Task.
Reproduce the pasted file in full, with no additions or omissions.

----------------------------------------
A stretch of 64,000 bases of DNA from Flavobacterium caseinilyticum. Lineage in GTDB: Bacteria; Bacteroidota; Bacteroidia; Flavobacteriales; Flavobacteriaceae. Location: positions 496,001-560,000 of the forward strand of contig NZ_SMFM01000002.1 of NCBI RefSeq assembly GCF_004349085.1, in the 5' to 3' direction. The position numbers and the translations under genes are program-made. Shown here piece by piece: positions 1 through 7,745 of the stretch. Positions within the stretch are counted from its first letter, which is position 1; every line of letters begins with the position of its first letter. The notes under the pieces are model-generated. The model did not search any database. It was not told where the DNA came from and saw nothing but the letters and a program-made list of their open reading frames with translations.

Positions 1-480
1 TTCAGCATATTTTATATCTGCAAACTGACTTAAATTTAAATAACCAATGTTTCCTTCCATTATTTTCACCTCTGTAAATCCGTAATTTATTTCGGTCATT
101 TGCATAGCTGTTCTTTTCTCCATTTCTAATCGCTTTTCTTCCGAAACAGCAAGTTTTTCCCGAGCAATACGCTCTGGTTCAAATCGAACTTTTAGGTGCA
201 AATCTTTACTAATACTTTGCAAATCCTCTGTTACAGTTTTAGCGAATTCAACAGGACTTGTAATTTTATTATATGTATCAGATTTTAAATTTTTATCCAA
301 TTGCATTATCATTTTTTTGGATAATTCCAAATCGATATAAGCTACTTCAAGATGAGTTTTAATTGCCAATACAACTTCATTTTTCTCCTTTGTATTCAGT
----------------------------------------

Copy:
A stretch of 64,000 bases of DNA from Flavobacterium caseinilyticum. Lineage in GTDB: Bacteria; Bacteroidota; Bacteroidia; Flavobacteriales; Flavobacteriaceae. Location: positions 496,001-560,000 of the forward strand of contig NZ_SMFM01000002.1 of NCBI RefSeq assembly GCF_004349085.1, in the 5' to 3' direction. The position numbers and the translations under genes are program-made. Shown here piece by piece: positions 1 through 7,745 of the stretch. Positions within the stretch are counted from its first letter, which is position 1; every line of letters begins with the position of its first letter. The notes under the pieces are model-generated. The model did not search any database. It was not told where the DNA came from and saw nothing but the letters and a program-made list of their open reading frames with translations.

Positions 1-480
1 TTCAGCATATTTTATATCTGCAAACTGACTTAAATTTAAATAACCAATGTTTCCTTCCATTATTTTCACCTCTGTAAATCCGTAATTTATTTCGGTCATT
101 TGCATAGCTGTTCTTTTCTCCATTTCTAATCGCTTTTCTTCCGAAACAGCAAGTTTTTCCCGAGCAATACGCTCTGGTTCAAATCGAACTTTTAGGTGCA
201 AATCTTTACTAATACTTTGCAAATCCTCTGTTACAGTTTTAGCGAATTCAACAGGACTTGTAATTTTATTATATGTATCAGATTTTAAATTTTTATCCAA
301 TTGCATTATCATTTTTTTGGATAATTCCAAATCGATATAAGCTACTTCAAGATGAGTTTTAATTGCCAATACAACTTCATTTTTCTCCTTTGTATTCAGT